Python wrappers for accessing the Oak series of sensors made by Toradex. Requires python-hid
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This package offers a Python API to the Oak series of sensors made by Toradex.

Supported Oak devices

The following devices have Python wrappers with the following class names:

  • Current sensor: ToradexCurrent
  • MagR sensor: ToradexMagR
  • Motion sensor: ToradexMotion
  • Distance sensor: ToradexDist
  • Tilt sensor: ToradexTilt
  • Light sensor: ToradexLux
  • Accelerometer: ToradexG
  • Temperature and humidity sensor: ToradexRH
  • Pressure sensor: ToradexP
  • 8 channel A2D convertor: Toradex8ChannelA2D


pytoradex requires python-hid to be installed. You can get the latest copy here: or on Ubuntu you can install the package via the command line:

$ sudo apt-get install python-hid 


To install pytoradex, execute the following on the command line:

$ pip install pytoradex

Opening a Toredex / Oak sensor as a non-root user on Linux

Under Linux based operating systems you may find that, as a normal user, you do not have permissions to open and read from Oak sensors. This means that all your programs will have to be run as sudo or root, which is a security hazard. To fix this, copy the file 59-toradex.rules in the folder /etc/udev/rules.d and restart the udev service by typing the following at the command line:

$ sudo udevadm trigger


To use one of the sensors wrapped in pytoradex, first create a Python object which corresponds to the sensor you have attached to your USB bus, then open the sensor, then call the relevant get_ method for whatever reading you want to take from the sensor. For example, with an Oak Lux sensor we might want to take an average of one hundred readings:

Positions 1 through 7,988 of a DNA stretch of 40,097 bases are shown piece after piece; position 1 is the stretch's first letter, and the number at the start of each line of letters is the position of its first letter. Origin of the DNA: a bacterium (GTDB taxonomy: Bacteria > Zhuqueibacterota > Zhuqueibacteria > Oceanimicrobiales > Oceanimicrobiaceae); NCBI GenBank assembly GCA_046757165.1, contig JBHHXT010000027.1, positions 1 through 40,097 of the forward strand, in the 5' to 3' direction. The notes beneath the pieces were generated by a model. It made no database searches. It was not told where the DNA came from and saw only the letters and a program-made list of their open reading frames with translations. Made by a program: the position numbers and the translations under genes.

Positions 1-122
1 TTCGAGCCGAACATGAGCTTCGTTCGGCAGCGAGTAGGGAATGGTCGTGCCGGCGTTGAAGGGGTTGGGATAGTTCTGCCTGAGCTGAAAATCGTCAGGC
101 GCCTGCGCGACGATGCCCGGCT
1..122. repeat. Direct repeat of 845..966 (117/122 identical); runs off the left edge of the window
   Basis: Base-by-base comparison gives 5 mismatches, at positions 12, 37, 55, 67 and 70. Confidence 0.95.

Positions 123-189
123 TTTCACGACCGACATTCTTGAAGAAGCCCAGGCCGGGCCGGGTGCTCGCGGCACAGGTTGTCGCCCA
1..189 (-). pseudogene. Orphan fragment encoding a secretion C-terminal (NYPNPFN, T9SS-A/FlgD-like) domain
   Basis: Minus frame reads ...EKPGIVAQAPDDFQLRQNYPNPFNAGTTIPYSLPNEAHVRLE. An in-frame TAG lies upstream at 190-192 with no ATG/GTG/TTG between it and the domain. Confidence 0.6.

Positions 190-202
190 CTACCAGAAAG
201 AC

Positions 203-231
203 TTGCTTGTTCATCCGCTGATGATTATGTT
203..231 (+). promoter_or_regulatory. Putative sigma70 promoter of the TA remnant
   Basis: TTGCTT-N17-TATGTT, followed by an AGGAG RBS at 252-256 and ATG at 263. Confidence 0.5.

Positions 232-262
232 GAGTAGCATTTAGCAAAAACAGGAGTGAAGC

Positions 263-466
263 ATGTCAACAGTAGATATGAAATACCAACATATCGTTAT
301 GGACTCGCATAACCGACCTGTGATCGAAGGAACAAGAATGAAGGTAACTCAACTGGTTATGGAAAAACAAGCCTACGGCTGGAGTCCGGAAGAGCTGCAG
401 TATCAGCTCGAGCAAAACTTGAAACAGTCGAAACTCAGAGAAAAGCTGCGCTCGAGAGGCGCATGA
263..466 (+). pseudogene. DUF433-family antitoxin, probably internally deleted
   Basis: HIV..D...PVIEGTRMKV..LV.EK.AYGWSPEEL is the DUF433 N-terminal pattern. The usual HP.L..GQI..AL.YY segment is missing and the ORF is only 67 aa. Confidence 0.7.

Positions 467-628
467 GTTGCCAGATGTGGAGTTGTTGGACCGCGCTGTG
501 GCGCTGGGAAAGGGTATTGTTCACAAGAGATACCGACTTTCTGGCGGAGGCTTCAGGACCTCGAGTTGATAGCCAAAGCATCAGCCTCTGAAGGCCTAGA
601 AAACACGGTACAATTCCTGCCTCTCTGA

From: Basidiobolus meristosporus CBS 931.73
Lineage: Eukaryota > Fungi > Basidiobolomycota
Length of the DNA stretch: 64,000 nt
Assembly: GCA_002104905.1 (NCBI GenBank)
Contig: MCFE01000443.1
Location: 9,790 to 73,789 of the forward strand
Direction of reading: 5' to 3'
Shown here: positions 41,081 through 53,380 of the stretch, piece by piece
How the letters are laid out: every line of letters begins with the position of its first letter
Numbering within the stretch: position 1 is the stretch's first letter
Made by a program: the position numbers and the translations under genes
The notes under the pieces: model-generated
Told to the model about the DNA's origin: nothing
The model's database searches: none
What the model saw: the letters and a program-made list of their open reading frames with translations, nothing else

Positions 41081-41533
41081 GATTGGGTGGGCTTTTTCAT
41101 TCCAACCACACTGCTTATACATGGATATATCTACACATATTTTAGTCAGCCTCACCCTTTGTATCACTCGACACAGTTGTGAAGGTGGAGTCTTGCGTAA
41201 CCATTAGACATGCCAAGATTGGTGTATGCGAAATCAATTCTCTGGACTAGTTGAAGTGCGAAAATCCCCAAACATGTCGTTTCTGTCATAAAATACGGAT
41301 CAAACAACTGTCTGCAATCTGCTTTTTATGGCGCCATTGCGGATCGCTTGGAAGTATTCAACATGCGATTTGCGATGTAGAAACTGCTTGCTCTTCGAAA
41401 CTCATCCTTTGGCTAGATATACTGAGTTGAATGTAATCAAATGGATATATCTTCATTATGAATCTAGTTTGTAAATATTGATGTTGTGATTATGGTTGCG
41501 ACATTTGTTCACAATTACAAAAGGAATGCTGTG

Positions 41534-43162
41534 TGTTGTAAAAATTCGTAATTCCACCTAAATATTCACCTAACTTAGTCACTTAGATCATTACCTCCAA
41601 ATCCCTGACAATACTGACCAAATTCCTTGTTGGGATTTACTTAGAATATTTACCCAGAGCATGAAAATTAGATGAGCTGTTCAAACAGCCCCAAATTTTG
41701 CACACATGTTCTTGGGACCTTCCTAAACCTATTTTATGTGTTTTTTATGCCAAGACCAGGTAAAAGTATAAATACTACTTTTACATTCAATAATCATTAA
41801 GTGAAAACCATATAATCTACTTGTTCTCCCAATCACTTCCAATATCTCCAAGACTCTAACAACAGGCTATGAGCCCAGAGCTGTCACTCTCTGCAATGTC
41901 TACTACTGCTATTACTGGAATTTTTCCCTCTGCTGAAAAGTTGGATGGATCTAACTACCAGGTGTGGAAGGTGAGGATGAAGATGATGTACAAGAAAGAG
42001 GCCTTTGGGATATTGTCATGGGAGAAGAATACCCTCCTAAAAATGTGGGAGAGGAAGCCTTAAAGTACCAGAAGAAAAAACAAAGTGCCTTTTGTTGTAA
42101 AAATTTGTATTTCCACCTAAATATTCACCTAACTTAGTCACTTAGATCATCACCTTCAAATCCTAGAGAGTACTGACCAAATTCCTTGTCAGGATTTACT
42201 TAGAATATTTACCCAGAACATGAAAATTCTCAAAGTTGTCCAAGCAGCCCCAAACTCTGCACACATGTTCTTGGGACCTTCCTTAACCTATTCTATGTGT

from pytoradex.toradex import ToradexLux
import time

numreadings = 100
lux = ToradexLux()
    # Turn the LED on to indicate a change of state.
    readings = [lux.get_lux() for i in xrange(numreadings)]
    print 'Average light level: {0}'.format(sum(readings)/numreadings)

    print 'Cannot open Oak Lux sensor. Please check USB cables.'

Every Oak sensor has the following methods which control the red LED at the end of the PCB:

  • blink_led
  • blink_led_slow
  • blink_led_fast
  • blink_led_pulse
  • led_on
  • led_off

If you are debugging your own code you may find it useful to print out all the date coming from the sensor to the command line. You can use our debug utilities to do this:

from pytoradex.toradex import ToradexG

accel = ToradexG()
while True:

If you have a bunch of Oak sensors connected to the USB bus, rather than creating a Python object for each one, you can use the ToradexSensorCollection class to open several devices at once:

import time
from pytoradex.toradex import ToradexSensorCollection

collection = ToradexSensorCollection()
while True:
    collection.debug() # Will print output of each sensor in turn.

© Sarah Mount, University of Wolverhampton, 2010.